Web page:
My first journal had a puffed, white, plastic cover. A dancing bear stood frozen amidst cotton candy clouds, the body guard to my precious 11-year-old secrets: A list of what I got for Christmas that year, musings on both the love and hate I felt for one boy, my favourable review of the squiggly slide in the McDonald’s down the street. As I grew older, it took longer to finish each journal, the entries usually reserved for times of teen angst and heartbreak, but I continued to keep one even to this day, two decades later.
Last night, I wrote on the last of the pages of my most recent journal, one that I started almost exactly 4 years ago on April 8th, 2008, chronicling my struggle to regain my independence after two separate Lupus flares. I was tempted many times during the last four years to start anew, to save myself from having to revisit the pages of the past. At times, I could hardly go near it, but I knew it was important to finish, to see it through to the end.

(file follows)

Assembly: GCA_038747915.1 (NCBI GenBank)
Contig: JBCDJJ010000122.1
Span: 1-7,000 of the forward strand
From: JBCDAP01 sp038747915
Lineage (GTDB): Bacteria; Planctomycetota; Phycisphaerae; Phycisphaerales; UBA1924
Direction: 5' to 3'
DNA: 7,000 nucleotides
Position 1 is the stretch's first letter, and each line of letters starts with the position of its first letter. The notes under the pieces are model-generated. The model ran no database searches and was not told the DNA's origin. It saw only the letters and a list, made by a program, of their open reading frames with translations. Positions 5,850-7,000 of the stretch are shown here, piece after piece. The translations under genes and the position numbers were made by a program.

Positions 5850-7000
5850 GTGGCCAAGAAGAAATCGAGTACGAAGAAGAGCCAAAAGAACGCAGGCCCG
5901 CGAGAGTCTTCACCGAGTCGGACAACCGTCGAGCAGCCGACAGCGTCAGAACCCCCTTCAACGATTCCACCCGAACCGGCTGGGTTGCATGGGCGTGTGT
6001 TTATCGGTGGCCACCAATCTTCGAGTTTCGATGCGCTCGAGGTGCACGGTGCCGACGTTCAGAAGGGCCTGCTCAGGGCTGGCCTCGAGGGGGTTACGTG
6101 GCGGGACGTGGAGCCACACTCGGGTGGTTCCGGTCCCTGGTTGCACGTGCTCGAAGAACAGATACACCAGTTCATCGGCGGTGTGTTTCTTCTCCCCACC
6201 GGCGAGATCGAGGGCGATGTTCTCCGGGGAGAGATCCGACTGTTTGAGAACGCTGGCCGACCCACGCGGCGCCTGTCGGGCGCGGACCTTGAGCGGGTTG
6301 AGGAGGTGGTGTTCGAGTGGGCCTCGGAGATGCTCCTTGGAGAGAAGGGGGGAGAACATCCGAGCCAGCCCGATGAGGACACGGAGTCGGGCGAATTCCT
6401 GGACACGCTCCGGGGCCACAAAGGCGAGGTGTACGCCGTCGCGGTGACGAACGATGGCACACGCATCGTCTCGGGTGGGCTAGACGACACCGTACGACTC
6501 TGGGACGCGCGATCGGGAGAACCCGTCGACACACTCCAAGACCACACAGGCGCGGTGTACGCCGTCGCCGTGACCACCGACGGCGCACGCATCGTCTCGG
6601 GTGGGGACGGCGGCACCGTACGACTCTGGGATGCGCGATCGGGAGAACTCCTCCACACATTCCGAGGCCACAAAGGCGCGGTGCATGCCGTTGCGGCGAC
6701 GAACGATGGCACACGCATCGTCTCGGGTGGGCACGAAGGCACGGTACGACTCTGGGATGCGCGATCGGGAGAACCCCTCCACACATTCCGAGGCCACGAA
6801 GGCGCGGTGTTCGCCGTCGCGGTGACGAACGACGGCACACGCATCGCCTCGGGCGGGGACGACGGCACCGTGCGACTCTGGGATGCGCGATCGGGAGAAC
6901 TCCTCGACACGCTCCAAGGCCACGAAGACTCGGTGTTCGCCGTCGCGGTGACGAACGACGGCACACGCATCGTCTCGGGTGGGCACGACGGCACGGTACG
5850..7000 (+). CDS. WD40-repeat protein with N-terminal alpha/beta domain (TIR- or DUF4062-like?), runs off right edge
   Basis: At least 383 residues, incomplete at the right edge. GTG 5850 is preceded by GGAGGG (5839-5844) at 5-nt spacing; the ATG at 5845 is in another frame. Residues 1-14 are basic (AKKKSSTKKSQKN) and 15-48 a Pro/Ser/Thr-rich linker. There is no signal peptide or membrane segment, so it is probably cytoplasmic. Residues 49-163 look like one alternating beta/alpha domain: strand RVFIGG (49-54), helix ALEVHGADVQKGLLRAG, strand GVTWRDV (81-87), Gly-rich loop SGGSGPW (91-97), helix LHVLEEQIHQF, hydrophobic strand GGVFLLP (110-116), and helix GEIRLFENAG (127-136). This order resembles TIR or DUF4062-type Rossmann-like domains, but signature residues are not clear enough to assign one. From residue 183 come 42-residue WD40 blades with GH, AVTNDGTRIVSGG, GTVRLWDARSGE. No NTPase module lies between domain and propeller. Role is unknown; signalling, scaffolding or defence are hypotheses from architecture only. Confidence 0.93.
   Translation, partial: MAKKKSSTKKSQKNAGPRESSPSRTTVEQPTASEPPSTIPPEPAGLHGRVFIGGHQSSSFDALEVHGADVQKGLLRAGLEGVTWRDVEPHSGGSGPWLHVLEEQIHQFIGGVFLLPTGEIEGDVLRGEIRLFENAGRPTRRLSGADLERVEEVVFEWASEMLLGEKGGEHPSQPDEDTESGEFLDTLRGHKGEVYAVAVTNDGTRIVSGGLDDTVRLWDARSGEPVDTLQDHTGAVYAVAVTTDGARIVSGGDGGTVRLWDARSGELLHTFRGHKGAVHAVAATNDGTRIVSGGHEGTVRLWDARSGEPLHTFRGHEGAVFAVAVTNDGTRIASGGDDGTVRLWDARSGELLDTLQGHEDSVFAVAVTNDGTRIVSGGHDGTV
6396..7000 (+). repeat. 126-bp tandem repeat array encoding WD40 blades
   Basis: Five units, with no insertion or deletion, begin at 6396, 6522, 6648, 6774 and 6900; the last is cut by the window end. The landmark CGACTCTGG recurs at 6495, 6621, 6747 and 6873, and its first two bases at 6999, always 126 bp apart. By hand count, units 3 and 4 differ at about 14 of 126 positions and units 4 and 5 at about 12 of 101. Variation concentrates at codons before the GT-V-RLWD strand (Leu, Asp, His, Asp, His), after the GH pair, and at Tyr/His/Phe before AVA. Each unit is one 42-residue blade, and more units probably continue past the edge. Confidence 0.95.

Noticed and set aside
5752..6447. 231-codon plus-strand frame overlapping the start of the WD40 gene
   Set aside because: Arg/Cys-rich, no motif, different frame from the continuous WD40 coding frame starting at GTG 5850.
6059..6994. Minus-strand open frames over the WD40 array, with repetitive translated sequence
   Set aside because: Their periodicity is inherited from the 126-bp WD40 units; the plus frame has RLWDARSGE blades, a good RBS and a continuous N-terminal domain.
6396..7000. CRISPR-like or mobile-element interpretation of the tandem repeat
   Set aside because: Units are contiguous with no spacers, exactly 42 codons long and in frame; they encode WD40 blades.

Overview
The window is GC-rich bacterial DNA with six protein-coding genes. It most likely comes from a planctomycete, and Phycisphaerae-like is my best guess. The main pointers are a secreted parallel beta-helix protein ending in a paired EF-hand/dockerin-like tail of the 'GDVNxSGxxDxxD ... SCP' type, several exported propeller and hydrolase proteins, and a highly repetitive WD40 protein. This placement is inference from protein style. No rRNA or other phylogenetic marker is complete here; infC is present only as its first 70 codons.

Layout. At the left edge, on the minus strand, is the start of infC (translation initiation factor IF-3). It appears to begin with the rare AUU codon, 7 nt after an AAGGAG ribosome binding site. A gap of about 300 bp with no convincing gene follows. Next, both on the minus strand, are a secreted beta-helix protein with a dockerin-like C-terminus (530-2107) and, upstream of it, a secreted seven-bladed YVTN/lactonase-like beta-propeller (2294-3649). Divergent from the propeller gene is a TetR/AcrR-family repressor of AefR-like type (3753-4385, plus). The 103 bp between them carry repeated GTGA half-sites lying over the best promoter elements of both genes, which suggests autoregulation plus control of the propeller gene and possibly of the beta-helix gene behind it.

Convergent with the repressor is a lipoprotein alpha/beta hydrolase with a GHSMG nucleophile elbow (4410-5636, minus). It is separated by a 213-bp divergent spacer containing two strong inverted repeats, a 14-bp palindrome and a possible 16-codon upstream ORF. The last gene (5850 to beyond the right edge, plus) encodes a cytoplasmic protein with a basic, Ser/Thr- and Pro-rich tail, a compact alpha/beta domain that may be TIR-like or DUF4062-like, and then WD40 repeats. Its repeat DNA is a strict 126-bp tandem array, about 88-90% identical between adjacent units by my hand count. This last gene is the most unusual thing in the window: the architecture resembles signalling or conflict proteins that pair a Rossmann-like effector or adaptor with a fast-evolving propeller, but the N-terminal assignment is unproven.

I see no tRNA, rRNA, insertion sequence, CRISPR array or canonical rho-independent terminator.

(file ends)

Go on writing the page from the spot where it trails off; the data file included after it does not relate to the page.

I want to share something I wrote on October 14th, 2009 while recovering from Lupus Cerebritis in my parent’s home:
Don’t you dare give into fear. Don’t you dare. Don’t let it take you. Don’t let it break you. Hold on. Hold on tight to who you know you are inside. Don’t let go. You’ve heard the voice inside – your voice – your future self heralds you towards her. She’s shining, remember? Shining and healthy and YOU. Don’t let the fear in. Don’t let it come near. Don’t.
I continue to journal because I need to re-visit entries like this. I need the reminder that you’re always your biggest ally, that there is always something on the other side of what you know, and that sometimes you need your past to help you realize there is a future.